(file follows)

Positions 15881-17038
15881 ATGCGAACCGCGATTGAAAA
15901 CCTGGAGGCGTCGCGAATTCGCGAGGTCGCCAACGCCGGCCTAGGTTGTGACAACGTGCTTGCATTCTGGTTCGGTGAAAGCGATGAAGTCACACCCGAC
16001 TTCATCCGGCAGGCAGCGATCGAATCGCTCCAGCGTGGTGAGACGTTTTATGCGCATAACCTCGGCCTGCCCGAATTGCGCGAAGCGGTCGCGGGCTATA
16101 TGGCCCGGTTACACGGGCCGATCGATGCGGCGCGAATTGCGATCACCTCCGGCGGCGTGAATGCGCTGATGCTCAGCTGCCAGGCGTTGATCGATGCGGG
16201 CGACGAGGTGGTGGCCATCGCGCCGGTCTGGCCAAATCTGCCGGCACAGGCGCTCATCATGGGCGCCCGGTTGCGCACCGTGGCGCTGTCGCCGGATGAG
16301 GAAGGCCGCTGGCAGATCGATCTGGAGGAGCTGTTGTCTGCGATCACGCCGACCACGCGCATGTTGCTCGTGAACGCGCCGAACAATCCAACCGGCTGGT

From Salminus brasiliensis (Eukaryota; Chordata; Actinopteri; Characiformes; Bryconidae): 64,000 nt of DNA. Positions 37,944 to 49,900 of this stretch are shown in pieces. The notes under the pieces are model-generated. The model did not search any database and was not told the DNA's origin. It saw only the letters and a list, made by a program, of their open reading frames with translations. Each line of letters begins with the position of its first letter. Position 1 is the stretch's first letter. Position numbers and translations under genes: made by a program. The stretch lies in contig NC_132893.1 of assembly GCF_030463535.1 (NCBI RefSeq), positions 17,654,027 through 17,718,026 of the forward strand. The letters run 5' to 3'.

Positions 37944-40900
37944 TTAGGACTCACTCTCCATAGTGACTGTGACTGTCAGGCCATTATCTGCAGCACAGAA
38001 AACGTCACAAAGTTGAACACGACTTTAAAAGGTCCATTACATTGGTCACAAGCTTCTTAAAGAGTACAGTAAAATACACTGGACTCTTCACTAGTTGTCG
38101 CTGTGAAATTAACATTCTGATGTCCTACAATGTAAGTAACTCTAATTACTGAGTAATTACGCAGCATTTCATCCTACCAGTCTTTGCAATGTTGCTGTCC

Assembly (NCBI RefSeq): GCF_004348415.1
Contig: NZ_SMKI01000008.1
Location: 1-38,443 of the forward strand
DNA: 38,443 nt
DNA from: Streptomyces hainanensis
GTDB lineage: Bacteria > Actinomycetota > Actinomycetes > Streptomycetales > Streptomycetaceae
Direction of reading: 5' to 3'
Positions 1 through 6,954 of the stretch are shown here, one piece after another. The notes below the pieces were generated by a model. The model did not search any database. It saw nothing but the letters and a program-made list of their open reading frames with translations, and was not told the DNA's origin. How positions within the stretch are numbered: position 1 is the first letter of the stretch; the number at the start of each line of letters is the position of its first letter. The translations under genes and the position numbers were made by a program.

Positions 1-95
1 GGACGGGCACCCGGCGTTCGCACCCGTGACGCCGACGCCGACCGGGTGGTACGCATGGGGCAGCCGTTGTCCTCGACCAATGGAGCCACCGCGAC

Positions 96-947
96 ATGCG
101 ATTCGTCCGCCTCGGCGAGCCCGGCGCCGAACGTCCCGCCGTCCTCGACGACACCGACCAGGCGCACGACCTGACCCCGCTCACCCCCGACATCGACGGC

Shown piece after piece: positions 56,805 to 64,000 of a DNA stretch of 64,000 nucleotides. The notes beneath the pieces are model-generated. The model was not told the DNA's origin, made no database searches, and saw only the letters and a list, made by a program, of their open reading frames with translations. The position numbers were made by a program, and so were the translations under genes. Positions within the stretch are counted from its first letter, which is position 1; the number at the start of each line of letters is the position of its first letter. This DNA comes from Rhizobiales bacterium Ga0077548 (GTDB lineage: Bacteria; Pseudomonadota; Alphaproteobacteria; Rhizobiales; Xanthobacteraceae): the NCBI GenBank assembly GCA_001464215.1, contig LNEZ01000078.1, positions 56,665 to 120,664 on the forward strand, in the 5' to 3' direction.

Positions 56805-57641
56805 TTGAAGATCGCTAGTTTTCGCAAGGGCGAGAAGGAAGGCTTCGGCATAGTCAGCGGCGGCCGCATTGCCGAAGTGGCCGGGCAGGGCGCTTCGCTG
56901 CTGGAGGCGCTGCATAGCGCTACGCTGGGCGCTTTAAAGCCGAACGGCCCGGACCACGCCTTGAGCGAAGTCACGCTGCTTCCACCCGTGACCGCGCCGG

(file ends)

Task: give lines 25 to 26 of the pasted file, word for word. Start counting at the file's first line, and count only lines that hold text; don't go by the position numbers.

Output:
101 ATTCGTCCGCCTCGGCGAGCCCGGCGCCGAACGTCCCGCCGTCCTCGACGACACCGACCAGGCGCACGACCTGACCCCGCTCACCCCCGACATCGACGGC

Shown piece after piece: positions 56,805 to 64,000 of a DNA stretch of 64,000 nucleotides. The notes beneath the pieces are model-generated. The model was not told the DNA's origin, made no database searches, and saw only the letters and a list, made by a program, of their open reading frames with translations. The position numbers were made by a program, and so were the translations under genes. Positions within the stretch are counted from its first letter, which is position 1; the number at the start of each line of letters is the position of its first letter. This DNA comes from Rhizobiales bacterium Ga0077548 (GTDB lineage: Bacteria; Pseudomonadota; Alphaproteobacteria; Rhizobiales; Xanthobacteraceae): the NCBI GenBank assembly GCA_001464215.1, contig LNEZ01000078.1, positions 56,665 to 120,664 on the forward strand, in the 5' to 3' direction.